Gov. reads at Colonial during Third Thursday

Friday August 19, 2011

PITTSFIELD -- Once again, thousands of people swarmed the North Street area for Third Thursday festivities -- and this time, one of them was a governor.

This month's event was themed around the third annual Word X Word festival, and Gov. Deval Patrick was on hand to sign and read from his new book at the nearly packed 800-seat Colonial Theatre.

While seated in an easy chair on the stage, Patrick read three entries from his new book, "A Reason To Believe: Lessons From An Improbable Life." As a means of introduction, Patrick noted that when most politicians write a book, it is to either set the groundwork for an election campaign, or for political payback.

In his case, he said, he is perfectly happy with his job and is not running for another. And as far as political payback goes, "maybe later."

This book, Patrick said, is "a gesture of gratitude to the people who gave me my profound sense of optimism, the essence of faith, and the power of grace. And to the voters who have given me a reason to believe in the power of conviction."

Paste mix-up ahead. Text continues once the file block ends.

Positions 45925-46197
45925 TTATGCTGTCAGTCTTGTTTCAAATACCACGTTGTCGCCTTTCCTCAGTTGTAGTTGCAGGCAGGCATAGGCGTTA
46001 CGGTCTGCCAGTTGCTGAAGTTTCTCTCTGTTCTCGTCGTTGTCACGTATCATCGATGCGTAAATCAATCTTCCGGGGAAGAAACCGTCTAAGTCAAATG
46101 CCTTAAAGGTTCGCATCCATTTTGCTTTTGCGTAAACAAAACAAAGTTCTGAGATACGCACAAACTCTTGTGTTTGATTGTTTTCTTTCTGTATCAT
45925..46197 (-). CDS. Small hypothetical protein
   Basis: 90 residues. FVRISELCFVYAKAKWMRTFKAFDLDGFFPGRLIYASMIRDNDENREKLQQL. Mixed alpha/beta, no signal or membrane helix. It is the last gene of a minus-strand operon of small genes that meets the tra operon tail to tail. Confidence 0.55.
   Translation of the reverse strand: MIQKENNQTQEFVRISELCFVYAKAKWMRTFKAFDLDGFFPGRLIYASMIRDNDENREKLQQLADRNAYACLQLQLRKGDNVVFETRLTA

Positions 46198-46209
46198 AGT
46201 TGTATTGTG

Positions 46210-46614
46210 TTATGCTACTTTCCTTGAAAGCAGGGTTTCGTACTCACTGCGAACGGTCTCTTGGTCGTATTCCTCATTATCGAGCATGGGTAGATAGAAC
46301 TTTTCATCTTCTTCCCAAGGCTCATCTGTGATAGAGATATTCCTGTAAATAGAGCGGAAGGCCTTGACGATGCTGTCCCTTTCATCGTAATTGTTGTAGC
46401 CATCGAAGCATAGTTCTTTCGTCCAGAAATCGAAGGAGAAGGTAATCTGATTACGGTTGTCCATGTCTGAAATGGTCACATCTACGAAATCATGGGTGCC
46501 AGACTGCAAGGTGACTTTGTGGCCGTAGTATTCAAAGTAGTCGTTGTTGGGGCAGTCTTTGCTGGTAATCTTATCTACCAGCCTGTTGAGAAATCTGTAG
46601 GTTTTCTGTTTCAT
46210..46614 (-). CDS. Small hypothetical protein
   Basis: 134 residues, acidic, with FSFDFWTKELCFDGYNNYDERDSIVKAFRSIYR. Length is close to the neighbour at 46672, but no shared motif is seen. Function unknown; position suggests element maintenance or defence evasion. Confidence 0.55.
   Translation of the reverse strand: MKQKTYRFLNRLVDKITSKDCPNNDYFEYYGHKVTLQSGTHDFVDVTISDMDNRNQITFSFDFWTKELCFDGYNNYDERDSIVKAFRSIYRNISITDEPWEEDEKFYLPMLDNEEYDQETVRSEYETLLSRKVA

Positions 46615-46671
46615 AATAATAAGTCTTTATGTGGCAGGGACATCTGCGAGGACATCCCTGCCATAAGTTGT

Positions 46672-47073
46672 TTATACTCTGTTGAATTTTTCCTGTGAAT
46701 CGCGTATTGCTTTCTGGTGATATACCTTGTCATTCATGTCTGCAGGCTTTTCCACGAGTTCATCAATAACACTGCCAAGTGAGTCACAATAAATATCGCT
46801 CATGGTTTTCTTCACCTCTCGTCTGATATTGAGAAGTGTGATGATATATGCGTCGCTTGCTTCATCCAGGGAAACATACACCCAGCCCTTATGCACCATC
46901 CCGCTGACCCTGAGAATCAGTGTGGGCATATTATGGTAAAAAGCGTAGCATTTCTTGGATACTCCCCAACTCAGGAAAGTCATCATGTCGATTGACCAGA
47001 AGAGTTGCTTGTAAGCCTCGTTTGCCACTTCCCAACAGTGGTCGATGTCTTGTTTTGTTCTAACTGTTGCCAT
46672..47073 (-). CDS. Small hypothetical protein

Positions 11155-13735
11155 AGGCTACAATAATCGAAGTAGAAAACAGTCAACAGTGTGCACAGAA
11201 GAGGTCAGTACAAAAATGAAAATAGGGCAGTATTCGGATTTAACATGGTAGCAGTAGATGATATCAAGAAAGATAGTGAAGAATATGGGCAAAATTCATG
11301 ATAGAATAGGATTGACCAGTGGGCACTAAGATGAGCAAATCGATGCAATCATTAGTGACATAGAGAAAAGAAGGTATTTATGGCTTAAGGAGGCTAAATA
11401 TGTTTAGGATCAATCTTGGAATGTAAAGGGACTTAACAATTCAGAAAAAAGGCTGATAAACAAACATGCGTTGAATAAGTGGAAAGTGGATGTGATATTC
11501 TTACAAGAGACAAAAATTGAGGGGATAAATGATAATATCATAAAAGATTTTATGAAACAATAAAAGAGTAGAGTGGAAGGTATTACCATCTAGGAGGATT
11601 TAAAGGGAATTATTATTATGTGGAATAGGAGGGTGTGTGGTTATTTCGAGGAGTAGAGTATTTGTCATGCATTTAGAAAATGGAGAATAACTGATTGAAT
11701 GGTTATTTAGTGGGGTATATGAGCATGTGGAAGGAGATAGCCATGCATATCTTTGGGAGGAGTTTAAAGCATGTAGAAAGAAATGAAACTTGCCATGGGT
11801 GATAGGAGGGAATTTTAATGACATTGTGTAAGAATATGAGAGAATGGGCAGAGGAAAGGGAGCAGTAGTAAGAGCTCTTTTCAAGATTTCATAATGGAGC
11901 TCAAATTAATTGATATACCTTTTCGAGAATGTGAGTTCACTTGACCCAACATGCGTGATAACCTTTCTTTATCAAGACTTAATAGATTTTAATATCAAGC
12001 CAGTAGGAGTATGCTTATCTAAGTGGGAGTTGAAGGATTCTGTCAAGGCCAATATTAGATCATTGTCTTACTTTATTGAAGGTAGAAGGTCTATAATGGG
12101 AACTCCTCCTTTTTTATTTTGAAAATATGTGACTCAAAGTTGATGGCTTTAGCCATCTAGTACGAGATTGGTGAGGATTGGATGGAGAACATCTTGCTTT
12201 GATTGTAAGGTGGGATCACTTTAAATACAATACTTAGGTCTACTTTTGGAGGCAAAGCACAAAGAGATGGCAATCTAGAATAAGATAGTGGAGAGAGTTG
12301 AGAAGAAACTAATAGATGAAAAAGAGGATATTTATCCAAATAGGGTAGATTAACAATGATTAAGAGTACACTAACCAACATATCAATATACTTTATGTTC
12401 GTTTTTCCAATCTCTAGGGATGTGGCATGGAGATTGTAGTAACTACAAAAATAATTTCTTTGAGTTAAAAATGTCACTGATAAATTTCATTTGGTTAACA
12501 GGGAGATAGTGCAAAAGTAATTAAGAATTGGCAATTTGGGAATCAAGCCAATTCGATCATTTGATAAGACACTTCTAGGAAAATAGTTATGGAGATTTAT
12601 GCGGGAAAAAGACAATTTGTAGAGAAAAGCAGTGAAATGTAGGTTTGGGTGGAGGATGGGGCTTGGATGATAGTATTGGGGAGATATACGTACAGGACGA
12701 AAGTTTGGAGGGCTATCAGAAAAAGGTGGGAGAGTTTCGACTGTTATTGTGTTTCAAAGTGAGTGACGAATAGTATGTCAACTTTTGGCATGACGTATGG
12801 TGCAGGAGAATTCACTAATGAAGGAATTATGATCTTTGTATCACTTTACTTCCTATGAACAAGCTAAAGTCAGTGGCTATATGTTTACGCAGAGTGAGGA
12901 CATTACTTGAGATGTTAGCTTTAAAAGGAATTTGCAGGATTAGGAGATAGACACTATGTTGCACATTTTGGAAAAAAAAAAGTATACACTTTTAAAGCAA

His readings dealt with a strained relationship with his father, the lessons taught to him by the women in his childhood Chicago church, and a random act of grace by a Chicago bus driver, who instructed him to "pass it on, son."

After the readings, Patrick took a few questions from the audience, and then sat at a table in the theater lobby and signed copies of his book.

While the governor was addressing ethical commitment and societal change, outside Baba Louie's on Depot Street, Pittsfield firefighters and County Ambulance emergency responders battled it out over a table full of pizzas.

The firefighters won, said Baba Louie's owner Paul Masiero.

It was the second pizza-eating contest of the evening: The first pitted 12 members of the crowd against each other. The winner, Joseph Runge, of Dalton, ate three large pizzas and two slices besides -- or 26 slices. The second place finisher scarfed down 25 slices.

All told, the firefighters and ambulance workers went through 20 pizza pies. The 12 competitors in the public contest went through 28 pizzas.

When the pizza eating contests were over, the governor was still busy signing copies of his book at the Colonial.

To reach Scott Stafford:
or (413) 496-6241.


If you'd like to leave a comment (or a tip or a question) about this story with the editors, please email us. We also welcome letters to the editor for publication; you can do that by filling out our letters form and submitting it to the newsroom.

Powered by Creative Circle Media Solutions